A lot can change in a thousand years. So, when the Asian Art Museum asked us to depict over a millennium of Chinese history with a video installation, we saw it as a chance to start thinking on a fresh time scale.
Earlier this year we teamed up with our friends at the San Francisco museum in anticipation of their current exhibition Emperors’ Treasures. In this exhibit, exquisite artworks and personal possessions are on display, passed down throughout many dynasties of Chinese history dating back as far as 960 C.E. We begin with the Northern Song dynasty ruled by Emperor Huizong, a master calligrapher. Ultimately we reach the end of the Qing dynasty marked by the Last Emperor renouncing the throne.
We learn of voyages, battles, advances in technology and changing artistic styles, through a quilt of stories and objects. These priceless artifacts—fragments of history that span hundreds of years and thousands of miles—paint a picture of one of the most advanced civilizations in the world. Yet on their own they don’t create an objective account of the region’s history. This is where modern storytelling makes it possible to take a step back in space and time, to bridge the gaps and communicate a sense of scale.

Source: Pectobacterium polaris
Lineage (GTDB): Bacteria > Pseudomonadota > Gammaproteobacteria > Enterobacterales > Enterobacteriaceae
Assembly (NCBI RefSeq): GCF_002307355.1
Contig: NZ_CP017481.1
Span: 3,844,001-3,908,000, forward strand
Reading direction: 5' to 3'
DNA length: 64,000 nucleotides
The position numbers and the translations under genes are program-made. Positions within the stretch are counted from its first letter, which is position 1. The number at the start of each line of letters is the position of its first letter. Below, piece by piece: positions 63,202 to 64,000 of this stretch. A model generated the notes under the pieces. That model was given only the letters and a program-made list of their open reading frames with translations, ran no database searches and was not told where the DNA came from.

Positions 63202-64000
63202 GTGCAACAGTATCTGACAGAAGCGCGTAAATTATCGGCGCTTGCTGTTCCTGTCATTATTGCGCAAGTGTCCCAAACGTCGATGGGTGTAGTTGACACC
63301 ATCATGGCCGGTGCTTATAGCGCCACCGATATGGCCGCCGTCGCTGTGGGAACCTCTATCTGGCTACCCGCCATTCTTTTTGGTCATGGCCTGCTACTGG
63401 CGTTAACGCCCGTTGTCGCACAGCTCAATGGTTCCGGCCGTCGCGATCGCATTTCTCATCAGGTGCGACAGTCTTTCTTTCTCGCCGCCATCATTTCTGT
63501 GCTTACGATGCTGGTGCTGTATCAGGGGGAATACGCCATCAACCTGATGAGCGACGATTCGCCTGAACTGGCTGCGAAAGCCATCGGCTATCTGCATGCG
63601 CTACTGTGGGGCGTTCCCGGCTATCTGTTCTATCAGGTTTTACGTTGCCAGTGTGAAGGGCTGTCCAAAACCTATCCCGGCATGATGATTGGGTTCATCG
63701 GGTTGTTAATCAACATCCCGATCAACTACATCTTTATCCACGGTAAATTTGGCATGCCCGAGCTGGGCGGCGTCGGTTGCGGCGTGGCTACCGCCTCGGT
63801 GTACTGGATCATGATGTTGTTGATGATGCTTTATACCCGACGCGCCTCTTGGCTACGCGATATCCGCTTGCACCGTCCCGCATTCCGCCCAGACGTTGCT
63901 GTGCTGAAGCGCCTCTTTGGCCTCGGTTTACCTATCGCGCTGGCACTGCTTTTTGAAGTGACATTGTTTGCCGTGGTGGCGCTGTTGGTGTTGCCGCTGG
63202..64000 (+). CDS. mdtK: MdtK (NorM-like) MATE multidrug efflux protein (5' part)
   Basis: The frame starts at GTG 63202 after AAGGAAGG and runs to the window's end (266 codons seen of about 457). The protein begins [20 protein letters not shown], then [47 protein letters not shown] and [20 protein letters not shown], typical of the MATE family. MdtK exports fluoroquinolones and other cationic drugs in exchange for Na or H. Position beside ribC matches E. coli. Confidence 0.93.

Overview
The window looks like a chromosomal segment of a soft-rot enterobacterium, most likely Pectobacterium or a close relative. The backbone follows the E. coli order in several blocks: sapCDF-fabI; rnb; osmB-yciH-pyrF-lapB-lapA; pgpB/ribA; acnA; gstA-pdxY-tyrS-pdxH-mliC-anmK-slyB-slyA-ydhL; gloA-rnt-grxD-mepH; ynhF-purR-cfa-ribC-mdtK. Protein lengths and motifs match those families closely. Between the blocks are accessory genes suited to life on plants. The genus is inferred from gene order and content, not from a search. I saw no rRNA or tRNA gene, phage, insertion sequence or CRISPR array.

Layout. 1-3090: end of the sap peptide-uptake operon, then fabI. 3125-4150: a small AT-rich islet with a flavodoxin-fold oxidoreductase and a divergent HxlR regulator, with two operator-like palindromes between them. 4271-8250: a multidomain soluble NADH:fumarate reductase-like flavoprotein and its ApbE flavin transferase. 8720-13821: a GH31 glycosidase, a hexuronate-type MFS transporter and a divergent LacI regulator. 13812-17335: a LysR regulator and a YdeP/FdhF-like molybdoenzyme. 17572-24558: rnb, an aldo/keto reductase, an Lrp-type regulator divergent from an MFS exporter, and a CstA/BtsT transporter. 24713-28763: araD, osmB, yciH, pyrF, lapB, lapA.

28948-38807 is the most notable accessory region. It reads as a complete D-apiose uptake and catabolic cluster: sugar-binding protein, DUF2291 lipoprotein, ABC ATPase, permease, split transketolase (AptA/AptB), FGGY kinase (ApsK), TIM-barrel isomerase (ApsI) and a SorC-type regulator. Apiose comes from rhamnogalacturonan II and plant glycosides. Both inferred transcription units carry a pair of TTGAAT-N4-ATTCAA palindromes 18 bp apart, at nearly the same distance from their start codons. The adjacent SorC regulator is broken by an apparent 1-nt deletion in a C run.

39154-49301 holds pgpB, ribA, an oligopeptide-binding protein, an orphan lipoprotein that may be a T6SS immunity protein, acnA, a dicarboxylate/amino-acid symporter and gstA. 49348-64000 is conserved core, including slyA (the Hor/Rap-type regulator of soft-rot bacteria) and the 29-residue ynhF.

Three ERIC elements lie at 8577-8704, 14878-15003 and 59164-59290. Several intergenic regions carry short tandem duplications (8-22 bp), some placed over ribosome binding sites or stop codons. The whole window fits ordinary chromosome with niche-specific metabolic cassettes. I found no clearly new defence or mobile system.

Across three monitors on the main floor of the exhibit, a massive map animates to display political changes across the geography of eastern Asia. Meanwhile, important events are depicted through text, images and video clips as a needle indicates the year in our thousand-year timeline. Images of familiar paintings and objects appear across the timeline, allowing visitors to relate the prized artifacts they’ve seen in the museum to a real-world place and a moment in time.
Exploring history can be amazing when you merge the subjective with the objective: when we present things from a ground level as well as a bird’s eye perspective. Plan your visit to the Asian Art Museum here, and immerse yourself in some of the most amazing collections in the world.